And the reason for that is a magazine could come out. Monthly, could come out by monthly, but let's say it comes out monthly. One magazine has just come out four weeks until the next one there's processing. There's middleman, there's slow systems. Um, there's importing. It's just very normal that magazines take that long to.
So we had that on our website and the reason we had it in the checkout was because we want it to be transparent with our customers. We thought, you know, like that's what Amazon would do, right? They'll tell you exactly what you should expect. That's a good customer experience. Every single person got to that same part of the checkout.
And they said, are you kidding? This is a joke, eight to 12 weeks. Why. And I showed this to my boss. We looked at the videos and we went, wow, we had don't. We would just being transparent. And we looked at all of our competitors who would still being supplied by the same companies, because typically, you know, the magazines, the publishers themselves send out the products.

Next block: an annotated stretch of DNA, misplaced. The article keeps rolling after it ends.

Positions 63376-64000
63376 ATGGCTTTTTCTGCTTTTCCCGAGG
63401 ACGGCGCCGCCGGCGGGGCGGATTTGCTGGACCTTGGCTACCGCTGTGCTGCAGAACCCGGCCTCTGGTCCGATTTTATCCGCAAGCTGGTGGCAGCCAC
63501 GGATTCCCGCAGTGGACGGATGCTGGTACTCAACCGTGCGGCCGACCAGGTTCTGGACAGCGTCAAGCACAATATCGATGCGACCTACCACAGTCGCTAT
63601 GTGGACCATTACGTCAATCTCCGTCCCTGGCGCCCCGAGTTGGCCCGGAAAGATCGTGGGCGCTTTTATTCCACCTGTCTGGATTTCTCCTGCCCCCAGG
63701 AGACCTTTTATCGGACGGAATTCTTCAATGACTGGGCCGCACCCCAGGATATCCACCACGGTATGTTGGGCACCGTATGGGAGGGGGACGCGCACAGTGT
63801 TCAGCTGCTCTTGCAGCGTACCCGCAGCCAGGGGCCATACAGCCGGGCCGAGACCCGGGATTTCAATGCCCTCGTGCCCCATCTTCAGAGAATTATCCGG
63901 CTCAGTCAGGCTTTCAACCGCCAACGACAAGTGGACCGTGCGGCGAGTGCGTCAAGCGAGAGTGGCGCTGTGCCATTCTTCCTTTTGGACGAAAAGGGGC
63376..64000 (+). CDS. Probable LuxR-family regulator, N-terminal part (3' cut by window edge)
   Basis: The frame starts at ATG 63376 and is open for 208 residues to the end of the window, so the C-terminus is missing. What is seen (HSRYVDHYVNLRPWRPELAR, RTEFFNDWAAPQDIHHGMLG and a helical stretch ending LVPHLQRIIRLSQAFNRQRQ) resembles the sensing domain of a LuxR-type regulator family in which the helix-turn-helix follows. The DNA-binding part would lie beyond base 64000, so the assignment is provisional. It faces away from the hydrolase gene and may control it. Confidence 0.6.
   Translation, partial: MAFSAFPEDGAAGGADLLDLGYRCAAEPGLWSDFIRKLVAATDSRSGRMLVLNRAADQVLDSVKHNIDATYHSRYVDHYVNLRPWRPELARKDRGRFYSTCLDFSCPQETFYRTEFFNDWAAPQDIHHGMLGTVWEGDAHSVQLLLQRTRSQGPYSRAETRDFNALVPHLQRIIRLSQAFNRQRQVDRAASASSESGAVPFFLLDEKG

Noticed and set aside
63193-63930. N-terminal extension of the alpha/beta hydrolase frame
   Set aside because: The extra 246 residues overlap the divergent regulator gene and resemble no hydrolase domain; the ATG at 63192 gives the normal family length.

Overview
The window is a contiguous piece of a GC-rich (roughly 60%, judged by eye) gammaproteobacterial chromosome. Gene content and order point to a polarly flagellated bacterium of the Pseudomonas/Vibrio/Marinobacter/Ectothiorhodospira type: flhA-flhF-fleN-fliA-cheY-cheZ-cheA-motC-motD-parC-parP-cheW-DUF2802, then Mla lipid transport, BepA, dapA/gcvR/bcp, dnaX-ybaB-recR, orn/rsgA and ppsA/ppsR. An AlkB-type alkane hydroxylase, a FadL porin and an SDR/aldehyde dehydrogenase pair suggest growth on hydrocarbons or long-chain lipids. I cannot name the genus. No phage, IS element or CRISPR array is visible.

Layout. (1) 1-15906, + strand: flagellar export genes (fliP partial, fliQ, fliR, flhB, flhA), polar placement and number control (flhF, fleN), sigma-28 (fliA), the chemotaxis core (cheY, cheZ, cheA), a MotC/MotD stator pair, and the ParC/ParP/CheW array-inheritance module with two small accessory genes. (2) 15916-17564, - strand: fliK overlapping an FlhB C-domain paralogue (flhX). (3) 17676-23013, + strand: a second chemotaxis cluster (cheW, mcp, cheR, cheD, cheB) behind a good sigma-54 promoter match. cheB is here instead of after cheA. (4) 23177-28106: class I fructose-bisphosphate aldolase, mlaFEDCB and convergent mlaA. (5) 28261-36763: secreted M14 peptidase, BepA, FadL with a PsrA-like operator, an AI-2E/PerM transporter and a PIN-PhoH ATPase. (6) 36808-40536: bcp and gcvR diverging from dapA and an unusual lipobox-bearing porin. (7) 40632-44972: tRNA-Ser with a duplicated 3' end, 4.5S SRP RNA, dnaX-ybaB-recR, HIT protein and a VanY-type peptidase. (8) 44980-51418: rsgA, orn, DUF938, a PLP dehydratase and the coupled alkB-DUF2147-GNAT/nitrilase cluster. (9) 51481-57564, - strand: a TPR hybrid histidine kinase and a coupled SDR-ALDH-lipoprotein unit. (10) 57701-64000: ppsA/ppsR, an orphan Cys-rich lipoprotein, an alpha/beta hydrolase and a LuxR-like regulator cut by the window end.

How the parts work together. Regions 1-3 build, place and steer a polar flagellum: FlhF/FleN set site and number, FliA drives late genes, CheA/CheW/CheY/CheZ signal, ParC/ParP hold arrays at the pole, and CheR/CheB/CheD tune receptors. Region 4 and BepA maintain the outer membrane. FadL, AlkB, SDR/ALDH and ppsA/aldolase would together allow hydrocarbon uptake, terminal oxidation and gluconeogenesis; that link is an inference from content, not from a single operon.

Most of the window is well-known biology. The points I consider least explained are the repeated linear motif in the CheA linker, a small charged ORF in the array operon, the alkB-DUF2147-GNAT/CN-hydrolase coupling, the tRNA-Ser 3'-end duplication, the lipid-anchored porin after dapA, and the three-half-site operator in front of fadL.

So had the exact same conditions that they were operating under. No one else said a thing. So we. Very cautiously, even then remove that line from the checkout and with their bright, we're just going to keep an eye on complaints and, uh, hopefully it will be okay. And we had immediately had a step change conversion uplift just by stepping outside of the square and seeing something, you know, from our customer's perspective.
Kausambi: Yeah. And that's not something that just your Amplitude or your Google Analytics will give you, right. This is literally how your, how your customer reacting, but they're seeing that statement right in front of them and they're checking off, right?